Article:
The Marietta Area Recycling Center is alive and well!
The land at 915 Gilman Ave. is not going to be sold - good news! The search for a new site and for funding consumed much time and effort. Many people offered suggestions and a lot of sites were inspected but none can measure up to a location people are accustomed to bringing their recyclables.
The funding has taken a little longer but it is looking positive. Supporters of the Center sent donations to Washington-Morgan Community Action, 218 Putnam St. in response to a sign posted at the center and this method is important and still highly recommended for the continued operation of the Center.
Robert Flowers designed, fabricated and installed a donation tube at the center which has yielded additional donations. We now have sufficient funds to stay afloat through July and possibly August. If you haven't donated yet but plan to, please do so.
It is heartening to hear the new Colegate site is doing well - it shows the level of interest in recycling in the Mid-Ohio Valley. The more opportunities people have, the more the total volume should increase.
Recycling options vary depending on location: the city has curbside, Washington County has trailers that visit various communities, and, of course, the drop-off center on Colegate and the non-profit, volunteer-staffed drop-off-center on Gilman.
Most areas in the country are trying to increase the volume of recycling but the SE Ohio Joint Solid Waste District is taking the "escape clause" in the Ohio regulations of making recycling available to a larger percentage of the population.
A state coordinator from another part of the country explained that the effort to increase volume isn't only to divert materials from the landfill but also for the economy and jobs. One author points out "The recycling process is all about providing raw materials for manufacturing and we need the public to know that. Even more, we need community and county-level budget makers to know that."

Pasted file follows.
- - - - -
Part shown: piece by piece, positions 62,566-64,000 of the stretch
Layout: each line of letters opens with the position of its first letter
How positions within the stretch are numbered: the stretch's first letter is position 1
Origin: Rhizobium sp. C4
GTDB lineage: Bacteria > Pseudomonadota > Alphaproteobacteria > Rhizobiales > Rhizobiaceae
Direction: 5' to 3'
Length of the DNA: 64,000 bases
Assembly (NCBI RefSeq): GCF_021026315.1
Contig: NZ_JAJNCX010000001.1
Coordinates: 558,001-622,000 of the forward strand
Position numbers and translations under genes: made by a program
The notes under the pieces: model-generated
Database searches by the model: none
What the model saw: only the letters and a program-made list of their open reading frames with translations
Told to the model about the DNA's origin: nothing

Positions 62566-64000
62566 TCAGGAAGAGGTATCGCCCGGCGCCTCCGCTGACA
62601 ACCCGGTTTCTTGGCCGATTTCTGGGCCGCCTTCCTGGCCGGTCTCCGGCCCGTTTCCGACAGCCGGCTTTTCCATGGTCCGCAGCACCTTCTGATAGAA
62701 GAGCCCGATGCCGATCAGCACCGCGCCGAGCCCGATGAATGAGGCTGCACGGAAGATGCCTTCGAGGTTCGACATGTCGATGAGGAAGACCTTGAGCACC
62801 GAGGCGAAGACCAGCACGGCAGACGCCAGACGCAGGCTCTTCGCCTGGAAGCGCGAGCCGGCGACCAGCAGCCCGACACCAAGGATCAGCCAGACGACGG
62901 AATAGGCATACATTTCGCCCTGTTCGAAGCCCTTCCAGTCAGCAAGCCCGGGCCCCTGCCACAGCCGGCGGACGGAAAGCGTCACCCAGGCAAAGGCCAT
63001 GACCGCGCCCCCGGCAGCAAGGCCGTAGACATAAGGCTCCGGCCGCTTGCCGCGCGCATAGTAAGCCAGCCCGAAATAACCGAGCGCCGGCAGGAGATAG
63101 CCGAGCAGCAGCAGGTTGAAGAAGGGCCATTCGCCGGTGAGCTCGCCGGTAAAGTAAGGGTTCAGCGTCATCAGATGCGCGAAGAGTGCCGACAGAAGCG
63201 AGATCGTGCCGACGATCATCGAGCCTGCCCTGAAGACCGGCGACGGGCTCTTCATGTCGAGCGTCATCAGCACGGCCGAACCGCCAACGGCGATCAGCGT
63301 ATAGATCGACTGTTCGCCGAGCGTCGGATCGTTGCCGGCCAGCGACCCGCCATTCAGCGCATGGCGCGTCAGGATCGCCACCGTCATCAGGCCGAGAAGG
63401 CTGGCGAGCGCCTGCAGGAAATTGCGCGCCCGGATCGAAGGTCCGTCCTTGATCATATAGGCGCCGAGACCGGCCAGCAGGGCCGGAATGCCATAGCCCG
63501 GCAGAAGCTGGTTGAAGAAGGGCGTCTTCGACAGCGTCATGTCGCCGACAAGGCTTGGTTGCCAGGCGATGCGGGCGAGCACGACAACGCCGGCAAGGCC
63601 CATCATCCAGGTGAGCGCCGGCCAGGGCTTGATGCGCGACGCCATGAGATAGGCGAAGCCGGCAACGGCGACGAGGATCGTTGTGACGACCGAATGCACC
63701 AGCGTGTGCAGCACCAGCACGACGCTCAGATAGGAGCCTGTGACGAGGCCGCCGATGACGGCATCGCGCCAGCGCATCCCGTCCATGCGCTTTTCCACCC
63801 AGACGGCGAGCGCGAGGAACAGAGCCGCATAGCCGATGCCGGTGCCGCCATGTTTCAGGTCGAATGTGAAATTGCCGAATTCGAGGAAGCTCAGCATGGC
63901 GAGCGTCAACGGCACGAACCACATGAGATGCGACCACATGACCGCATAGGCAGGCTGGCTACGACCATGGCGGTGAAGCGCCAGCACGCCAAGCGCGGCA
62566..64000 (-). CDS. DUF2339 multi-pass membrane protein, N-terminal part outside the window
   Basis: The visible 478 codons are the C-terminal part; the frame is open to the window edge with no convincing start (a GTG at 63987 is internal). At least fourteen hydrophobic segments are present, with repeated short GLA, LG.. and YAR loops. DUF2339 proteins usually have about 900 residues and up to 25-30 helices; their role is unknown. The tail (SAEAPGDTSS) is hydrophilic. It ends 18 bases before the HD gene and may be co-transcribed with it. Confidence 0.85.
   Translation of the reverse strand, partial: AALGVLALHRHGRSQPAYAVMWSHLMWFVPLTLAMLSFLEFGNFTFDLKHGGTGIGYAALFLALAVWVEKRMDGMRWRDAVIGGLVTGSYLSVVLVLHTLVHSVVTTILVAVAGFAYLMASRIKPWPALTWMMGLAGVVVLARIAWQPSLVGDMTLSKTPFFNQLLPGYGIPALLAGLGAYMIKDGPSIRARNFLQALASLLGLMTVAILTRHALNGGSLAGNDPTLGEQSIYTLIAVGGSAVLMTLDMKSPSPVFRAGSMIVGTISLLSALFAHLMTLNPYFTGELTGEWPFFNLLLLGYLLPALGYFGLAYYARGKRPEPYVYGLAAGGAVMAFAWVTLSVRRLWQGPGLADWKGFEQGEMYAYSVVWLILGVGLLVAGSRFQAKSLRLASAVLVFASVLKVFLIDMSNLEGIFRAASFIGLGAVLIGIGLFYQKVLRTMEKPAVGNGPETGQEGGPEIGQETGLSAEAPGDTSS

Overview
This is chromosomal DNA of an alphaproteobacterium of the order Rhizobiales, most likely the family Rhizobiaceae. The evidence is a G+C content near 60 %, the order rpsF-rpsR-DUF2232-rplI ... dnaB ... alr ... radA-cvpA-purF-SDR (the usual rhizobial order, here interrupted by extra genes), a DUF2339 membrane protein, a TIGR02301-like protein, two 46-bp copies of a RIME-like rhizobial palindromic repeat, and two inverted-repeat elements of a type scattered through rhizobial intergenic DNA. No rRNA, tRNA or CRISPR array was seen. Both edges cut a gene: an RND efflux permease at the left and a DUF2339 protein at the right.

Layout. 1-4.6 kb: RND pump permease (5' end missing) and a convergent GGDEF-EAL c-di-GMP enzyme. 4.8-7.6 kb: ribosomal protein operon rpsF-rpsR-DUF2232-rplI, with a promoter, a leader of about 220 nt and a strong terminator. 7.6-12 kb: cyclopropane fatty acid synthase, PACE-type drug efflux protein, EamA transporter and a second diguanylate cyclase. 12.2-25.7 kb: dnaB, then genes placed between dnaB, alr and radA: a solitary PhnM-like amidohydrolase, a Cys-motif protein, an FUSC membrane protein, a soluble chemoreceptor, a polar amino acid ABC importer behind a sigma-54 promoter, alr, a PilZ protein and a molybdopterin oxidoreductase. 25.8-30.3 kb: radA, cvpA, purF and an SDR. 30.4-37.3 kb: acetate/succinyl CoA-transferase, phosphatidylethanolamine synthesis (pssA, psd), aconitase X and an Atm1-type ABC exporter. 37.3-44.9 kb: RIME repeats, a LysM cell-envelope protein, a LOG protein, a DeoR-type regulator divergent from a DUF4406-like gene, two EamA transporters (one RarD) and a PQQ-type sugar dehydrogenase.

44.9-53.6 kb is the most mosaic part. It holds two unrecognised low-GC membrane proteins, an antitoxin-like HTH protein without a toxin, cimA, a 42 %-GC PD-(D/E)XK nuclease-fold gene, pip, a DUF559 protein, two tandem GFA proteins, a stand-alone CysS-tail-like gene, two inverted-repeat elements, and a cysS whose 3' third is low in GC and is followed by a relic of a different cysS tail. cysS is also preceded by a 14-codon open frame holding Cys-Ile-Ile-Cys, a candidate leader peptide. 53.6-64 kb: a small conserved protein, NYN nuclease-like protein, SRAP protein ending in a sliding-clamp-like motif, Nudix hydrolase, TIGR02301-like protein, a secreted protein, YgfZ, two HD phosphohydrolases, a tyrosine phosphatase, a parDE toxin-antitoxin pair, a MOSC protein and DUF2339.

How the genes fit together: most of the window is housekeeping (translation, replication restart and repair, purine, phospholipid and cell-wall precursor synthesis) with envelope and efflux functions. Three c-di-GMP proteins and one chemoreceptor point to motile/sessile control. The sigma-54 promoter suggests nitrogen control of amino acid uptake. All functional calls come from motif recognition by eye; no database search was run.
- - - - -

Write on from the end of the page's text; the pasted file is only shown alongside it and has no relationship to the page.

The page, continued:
A recent hint suggested "Make Recycling Easy" which can be interpreted in several ways. Recycling should be an easily acquired habit since we buy items separately and we use the contents of containers separately so it should be easy to separate them when they are empty.
The volunteers at the Gilman center believe recycling should be convenient and so the site is available for drop-off and sorting of materials 24 hours a day, 7 days a week. Whether people are coming to Marietta to work, shop, go to church or a movie, the site is available.
The volunteers are especially appreciative of those who sort their materials so conscientiously - "If you're not sorting you're not recycling" is a favorite slogan. And one has only to think about it for a few minutes to realize that the earlier in the journey between home and the ultimate manufacturer that the sorting is done, the more likely that material will be clean enough to be recycled so it will not be sent to landfill because of contamination.
Marietta Area Recycling Center volunteers also feel we should recycle as many materials as possible. Most centers can take paper products, glass and cans but plastics vary from site to site. Since we hand-sort, we are able to take numbers 1, 2, 4, and 5 (most of you will recognize these as being in the triangle of chasing arrows on the bottom of most containers) and as of now, they are all going to Mondo Polymer Technologies as part of their feed stock - supporting local manufacturing jobs and business. Please remember to remove spray-pump tops and other lids with metal.
At this time, our funding to stay afloat is from aluminum cans and newspaper (bring on the newspaper!) in addition to donations. Expenses include rent and usual costs of doing business such as dumpster service which amount to about $10,000. per year.
Donations have been received from as far away as Rockport, W.Va., Belpre and New Matamoras although most are more local - Wood Co. WV and Washington Co.
Many thanks to the following donors (as of 6/17):
Brownie Scout Troop 1297, Carrie Curry, CCD Imaging, Robert Flowers, June Fritsche, Don Hopp, Christina Hendershot, Anne Jacoby, Robert & Robin Johnson, David Linscott, Carolyn Matheny, Tom and Laurie Munc, James and Vickie Sheppard, Lynn & Jim Stallcup, and Lynne & Jim Zoller and to all who have left donations anonymously.
Marilyn Ortt lives in Marietta